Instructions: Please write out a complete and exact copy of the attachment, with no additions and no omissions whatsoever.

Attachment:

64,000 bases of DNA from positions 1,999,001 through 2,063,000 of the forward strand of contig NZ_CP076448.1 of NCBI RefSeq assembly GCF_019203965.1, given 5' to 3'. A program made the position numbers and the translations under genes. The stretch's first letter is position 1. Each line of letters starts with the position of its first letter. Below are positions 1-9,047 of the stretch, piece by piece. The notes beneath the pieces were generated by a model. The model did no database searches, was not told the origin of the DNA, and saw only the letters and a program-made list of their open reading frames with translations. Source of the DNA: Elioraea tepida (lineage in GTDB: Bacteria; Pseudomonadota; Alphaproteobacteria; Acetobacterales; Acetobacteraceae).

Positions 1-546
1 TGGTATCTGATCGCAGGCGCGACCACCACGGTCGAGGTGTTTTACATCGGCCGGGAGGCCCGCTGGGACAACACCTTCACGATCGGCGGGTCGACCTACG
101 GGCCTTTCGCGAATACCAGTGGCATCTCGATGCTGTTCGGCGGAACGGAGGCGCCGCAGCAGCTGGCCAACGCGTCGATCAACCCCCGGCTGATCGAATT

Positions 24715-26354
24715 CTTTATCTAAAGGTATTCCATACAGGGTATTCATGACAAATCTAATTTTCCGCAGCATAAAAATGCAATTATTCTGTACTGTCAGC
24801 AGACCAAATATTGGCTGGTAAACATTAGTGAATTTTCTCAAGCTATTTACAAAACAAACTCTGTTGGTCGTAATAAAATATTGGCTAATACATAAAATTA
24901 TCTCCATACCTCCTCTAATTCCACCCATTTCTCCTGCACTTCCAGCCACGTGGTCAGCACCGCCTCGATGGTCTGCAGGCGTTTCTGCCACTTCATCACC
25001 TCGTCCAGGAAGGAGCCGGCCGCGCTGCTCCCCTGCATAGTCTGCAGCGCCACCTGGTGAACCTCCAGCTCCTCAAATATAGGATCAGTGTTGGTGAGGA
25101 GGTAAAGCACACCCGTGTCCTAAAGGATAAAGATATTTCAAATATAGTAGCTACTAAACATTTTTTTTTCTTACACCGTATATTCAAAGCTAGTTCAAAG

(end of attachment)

64,000 bases of DNA from positions 1,999,001 through 2,063,000 of the forward strand of contig NZ_CP076448.1 of NCBI RefSeq assembly GCF_019203965.1, given 5' to 3'. A program made the position numbers and the translations under genes. The stretch's first letter is position 1. Each line of letters starts with the position of its first letter. Below are positions 1-9,047 of the stretch, piece by piece. The notes beneath the pieces were generated by a model. The model did no database searches, was not told the origin of the DNA, and saw only the letters and a program-made list of their open reading frames with translations. Source of the DNA: Elioraea tepida (lineage in GTDB: Bacteria; Pseudomonadota; Alphaproteobacteria; Acetobacterales; Acetobacteraceae).

Positions 1-546
1 TGGTATCTGATCGCAGGCGCGACCACCACGGTCGAGGTGTTTTACATCGGCCGGGAGGCCCGCTGGGACAACACCTTCACGATCGGCGGGTCGACCTACG
101 GGCCTTTCGCGAATACCAGTGGCATCTCGATGCTGTTCGGCGGAACGGAGGCGCCGCAGCAGCTGGCCAACGCGTCGATCAACCCCCGGCTGATCGAATT

Positions 24715-26354
24715 CTTTATCTAAAGGTATTCCATACAGGGTATTCATGACAAATCTAATTTTCCGCAGCATAAAAATGCAATTATTCTGTACTGTCAGC
24801 AGACCAAATATTGGCTGGTAAACATTAGTGAATTTTCTCAAGCTATTTACAAAACAAACTCTGTTGGTCGTAATAAAATATTGGCTAATACATAAAATTA
24901 TCTCCATACCTCCTCTAATTCCACCCATTTCTCCTGCACTTCCAGCCACGTGGTCAGCACCGCCTCGATGGTCTGCAGGCGTTTCTGCCACTTCATCACC
25001 TCGTCCAGGAAGGAGCCGGCCGCGCTGCTCCCCTGCATAGTCTGCAGCGCCACCTGGTGAACCTCCAGCTCCTCAAATATAGGATCAGTGTTGGTGAGGA
25101 GGTAAAGCACACCCGTGTCCTAAAGGATAAAGATATTTCAAATATAGTAGCTACTAAACATTTTTTTTTCTTACACCGTATATTCAAAGCTAGTTCAAAG